To put it another way, the government is bust. It is again printing money to cover its spiralling costs, and inflation is rising. And given that there’s an election looming in 2018, Zimbabwe’s ruling party, ZANU-PF doesn’t want to cut-back. Far from it, it wants to carry on spending, as fast as it can.

The rot goes back to the early 2000’s. ZANU-PF profligacy had been fuelled by acontinuous cycle of simply printing more money, and resultant runaway inflation. Mega-inflation meant that ordinary people lost their pensions and whatever savings they had, as the Zimbabwe dollar lost its value and people resorted to barter or the use of other currencies.

What does the future African city look like?

What does the future African city look like?
© Chin Leong Teoh – [[www.123rf.com 123RF.com]]</span>What does the future African city look like? How do we identify the impact and trends resulting from urbanisation? What new regulation and governance models are needed? What about engagement models that embrace social inclusion and civic participation?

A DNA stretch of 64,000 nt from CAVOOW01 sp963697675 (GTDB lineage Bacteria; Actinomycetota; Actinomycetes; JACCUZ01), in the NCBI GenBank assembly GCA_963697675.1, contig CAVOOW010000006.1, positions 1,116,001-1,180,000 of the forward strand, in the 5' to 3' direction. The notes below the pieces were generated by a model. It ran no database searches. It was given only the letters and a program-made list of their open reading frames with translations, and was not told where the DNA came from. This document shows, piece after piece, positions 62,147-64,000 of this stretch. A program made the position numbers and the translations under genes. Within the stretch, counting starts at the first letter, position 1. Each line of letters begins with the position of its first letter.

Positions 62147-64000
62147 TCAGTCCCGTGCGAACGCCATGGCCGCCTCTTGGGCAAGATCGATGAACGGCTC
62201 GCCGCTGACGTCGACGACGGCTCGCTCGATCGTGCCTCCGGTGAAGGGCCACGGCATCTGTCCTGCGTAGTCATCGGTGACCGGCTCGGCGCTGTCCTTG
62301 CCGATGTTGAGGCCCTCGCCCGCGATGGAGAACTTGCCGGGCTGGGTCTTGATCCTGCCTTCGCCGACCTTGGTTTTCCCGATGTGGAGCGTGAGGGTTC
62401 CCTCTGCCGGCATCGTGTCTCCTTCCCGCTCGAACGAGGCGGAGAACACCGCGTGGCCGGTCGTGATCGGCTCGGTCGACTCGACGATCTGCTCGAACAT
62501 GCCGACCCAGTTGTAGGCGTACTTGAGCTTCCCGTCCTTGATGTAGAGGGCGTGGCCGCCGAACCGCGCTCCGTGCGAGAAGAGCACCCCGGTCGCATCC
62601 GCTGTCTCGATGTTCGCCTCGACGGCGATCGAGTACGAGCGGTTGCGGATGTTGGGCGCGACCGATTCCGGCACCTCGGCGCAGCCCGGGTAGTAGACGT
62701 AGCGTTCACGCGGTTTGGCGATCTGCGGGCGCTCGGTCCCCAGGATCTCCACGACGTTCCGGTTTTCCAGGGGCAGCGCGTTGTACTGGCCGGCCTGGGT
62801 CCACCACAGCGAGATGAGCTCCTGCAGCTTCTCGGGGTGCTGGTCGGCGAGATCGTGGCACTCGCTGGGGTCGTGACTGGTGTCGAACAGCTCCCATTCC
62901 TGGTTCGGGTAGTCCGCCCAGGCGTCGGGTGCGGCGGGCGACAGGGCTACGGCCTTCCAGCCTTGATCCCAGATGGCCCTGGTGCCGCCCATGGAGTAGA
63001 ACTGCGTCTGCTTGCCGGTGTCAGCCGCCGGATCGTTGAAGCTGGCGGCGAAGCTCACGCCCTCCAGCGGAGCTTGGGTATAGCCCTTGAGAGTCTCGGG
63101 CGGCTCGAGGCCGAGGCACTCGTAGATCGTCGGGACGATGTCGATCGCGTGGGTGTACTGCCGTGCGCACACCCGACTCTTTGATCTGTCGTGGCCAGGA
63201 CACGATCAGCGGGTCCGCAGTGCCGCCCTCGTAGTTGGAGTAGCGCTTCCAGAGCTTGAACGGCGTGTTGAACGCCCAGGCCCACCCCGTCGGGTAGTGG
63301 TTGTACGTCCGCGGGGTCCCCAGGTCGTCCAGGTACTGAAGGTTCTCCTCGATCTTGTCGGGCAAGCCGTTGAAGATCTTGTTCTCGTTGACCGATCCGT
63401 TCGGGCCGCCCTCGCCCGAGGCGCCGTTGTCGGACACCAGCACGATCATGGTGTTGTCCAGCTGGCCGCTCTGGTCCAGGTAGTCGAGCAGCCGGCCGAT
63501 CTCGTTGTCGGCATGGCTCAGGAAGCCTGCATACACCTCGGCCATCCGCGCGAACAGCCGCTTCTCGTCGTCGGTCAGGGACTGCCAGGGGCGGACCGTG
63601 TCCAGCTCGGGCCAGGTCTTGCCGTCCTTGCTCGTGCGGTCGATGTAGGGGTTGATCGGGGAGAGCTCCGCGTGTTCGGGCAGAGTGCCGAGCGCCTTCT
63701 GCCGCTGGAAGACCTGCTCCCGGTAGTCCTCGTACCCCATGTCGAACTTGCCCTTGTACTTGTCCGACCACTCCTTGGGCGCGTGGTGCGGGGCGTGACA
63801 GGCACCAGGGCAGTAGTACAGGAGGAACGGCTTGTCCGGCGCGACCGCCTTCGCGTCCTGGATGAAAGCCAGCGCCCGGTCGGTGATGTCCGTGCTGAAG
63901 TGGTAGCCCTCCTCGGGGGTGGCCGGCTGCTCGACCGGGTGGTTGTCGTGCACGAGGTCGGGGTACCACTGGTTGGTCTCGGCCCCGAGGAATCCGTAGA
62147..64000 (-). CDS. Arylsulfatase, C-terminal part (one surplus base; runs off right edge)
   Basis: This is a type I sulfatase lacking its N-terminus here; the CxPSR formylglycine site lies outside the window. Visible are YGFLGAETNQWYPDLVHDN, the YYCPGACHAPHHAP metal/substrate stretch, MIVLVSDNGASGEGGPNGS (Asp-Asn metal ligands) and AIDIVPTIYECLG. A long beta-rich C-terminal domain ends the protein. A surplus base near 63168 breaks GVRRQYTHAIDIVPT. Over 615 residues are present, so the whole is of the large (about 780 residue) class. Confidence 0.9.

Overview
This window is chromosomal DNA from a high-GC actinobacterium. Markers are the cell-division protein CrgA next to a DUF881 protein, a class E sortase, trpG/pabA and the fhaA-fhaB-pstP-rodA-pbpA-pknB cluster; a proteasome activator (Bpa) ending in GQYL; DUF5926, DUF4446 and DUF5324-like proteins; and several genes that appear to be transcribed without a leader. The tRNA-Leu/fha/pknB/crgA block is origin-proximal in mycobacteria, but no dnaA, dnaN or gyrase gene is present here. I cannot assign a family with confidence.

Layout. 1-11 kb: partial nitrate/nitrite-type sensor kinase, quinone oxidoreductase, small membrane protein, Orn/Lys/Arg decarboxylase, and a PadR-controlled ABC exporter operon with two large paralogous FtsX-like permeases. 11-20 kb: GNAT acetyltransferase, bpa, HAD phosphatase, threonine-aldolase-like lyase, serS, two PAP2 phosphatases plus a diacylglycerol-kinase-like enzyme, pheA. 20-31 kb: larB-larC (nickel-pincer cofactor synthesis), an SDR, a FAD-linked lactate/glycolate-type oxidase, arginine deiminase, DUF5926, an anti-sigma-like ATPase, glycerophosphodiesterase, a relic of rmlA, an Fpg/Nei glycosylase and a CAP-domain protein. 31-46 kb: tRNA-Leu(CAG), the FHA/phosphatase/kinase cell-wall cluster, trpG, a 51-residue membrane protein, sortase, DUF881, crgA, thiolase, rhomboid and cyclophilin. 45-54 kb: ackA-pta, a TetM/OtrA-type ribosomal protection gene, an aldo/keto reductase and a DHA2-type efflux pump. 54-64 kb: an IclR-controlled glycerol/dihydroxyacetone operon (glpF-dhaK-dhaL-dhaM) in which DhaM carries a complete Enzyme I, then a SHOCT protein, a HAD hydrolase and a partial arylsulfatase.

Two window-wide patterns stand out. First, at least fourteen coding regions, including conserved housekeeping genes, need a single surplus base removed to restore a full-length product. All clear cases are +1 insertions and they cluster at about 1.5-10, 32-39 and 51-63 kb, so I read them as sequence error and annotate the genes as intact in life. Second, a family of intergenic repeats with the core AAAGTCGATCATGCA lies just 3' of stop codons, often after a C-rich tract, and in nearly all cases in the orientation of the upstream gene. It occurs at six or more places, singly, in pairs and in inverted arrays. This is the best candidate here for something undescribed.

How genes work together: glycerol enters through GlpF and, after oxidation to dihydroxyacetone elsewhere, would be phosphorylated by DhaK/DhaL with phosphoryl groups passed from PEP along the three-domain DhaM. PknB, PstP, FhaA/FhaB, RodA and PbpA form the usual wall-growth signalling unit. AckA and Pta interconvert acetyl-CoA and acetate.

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Imposing Architecture: Modern Loft Tower Looks Like a Ghost Ship

[ By SA Rogers in Architecture & Houses & Residential. ]

Looming above an industrial parcel near an abandoned railway terminal in Beirut, seven balconies jut out into the air like the hulls of stacked skeletal ships. ‘Plot #1282’ by DW5 Architects is one of the first major architectural projects to be erected in a depressed area beside military barracks, fallow agricultural land and a 100-foot-wide highway. It will add 95 industrial lofts to a local that’s currently non-residential, and since other buildings will likely spring up all around it in the coming years, those balconies are strategically focused on preservable views of the city.

A maximum of two apartments will be located on each floor, with the floor slabs arranged around nine exposed cores. Each living space features minimal interior partitioning and lots of glass.